Overall, the weekend proved an extremely stimulating as well as welcoming event, where the single-track format allowed everyone to appreciate the careful constitution and progression of the panels, workshops, and keynotes. As a first-time attendee of an academic conference of this kind, I very much look forward to many more.
Here’s an insightful report by Ruby Tuke for those that missed the most recent Romantic Novels 1818 seminar, held at the University of Greenwich. This seminar series is sponsored by BARS.
Postgraduate/ECR bursaries are available for future seminar meetings. Details here.
A Discussion of Sydney Owenson’s Florence Macarthy (1818) with Dr Sonja Lawrenson
Romantic Novels 1818 Seminar March 2018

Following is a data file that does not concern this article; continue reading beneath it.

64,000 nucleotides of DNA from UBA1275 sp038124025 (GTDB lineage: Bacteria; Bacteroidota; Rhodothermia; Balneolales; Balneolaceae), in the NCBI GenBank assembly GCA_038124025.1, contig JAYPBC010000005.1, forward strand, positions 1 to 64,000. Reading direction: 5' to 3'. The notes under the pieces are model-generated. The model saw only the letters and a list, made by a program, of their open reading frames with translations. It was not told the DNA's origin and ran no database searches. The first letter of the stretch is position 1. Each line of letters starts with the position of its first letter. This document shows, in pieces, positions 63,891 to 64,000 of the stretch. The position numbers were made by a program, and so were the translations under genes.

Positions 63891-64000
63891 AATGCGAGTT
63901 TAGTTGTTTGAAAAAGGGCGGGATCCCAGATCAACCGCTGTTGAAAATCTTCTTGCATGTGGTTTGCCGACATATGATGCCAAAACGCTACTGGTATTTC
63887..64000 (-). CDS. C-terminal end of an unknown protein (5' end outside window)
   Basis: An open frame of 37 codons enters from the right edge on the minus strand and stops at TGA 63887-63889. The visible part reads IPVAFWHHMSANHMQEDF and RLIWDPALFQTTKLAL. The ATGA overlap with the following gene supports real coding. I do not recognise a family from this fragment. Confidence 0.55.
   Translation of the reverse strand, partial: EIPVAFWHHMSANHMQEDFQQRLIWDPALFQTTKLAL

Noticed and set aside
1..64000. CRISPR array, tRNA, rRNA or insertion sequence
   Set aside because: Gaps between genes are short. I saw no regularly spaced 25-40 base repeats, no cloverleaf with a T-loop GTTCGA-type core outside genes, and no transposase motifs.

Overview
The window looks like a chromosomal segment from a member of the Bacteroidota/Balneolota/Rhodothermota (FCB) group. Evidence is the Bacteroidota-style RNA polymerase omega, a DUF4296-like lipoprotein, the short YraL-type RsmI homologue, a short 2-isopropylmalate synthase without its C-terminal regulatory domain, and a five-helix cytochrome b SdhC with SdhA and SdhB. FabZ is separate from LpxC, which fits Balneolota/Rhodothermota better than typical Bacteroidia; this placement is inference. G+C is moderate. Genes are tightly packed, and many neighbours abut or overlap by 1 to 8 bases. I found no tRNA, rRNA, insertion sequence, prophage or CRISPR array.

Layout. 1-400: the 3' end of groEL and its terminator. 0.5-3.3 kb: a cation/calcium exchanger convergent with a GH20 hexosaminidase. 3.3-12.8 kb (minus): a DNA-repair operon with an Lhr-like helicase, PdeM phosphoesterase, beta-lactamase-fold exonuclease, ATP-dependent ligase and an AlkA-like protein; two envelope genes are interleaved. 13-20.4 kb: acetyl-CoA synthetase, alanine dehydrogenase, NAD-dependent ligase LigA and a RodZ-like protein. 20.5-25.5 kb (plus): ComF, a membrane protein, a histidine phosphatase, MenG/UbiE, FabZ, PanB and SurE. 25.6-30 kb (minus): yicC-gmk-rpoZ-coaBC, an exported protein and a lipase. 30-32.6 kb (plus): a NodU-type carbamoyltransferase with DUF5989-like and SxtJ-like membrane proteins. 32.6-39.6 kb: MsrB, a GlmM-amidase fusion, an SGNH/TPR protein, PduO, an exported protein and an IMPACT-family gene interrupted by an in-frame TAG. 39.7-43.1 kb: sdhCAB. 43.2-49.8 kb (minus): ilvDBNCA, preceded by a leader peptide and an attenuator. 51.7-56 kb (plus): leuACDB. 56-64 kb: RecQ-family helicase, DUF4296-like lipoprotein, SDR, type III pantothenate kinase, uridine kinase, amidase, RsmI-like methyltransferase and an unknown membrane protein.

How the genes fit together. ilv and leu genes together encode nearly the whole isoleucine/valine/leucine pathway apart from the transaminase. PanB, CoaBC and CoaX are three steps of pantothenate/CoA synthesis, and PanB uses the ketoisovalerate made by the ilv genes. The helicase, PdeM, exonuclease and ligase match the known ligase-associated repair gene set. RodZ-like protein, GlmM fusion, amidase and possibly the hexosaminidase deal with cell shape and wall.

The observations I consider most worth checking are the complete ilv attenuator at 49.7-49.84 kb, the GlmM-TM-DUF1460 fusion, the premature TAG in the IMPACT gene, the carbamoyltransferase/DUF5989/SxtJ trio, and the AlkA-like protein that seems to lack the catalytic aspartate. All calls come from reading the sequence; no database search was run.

Dr Sonja Lawrenson delivered an illuminating talk on Sydney Owenson’s mighty four-volume novel Florence Macarthy: An Irish Tale (1818), which generated much lively discussion afterwards. Lawrenson argued that Florence Macarthy, less known and less studied than Owenson’s earlier novel The Wild Irish Girl (1806), deserves greater critical attention. Her paper teased out unusual links between the politically ambiguous later novel and Mary Shelley’s Frankenstein (1818). She drew a convincing parallel between Frankenstein’s monster, and the multifarious identities of Florence Macarthy. The rejected monster is first constructed out of various different materials and narratives, and Macarthy is forced to spin yarns literally, as well as figuratively, for money. Thus Lawrenson intriguingly suggested that the challenges of female authorship in 1818 are necessarily woven into the form as well as the content of both novels.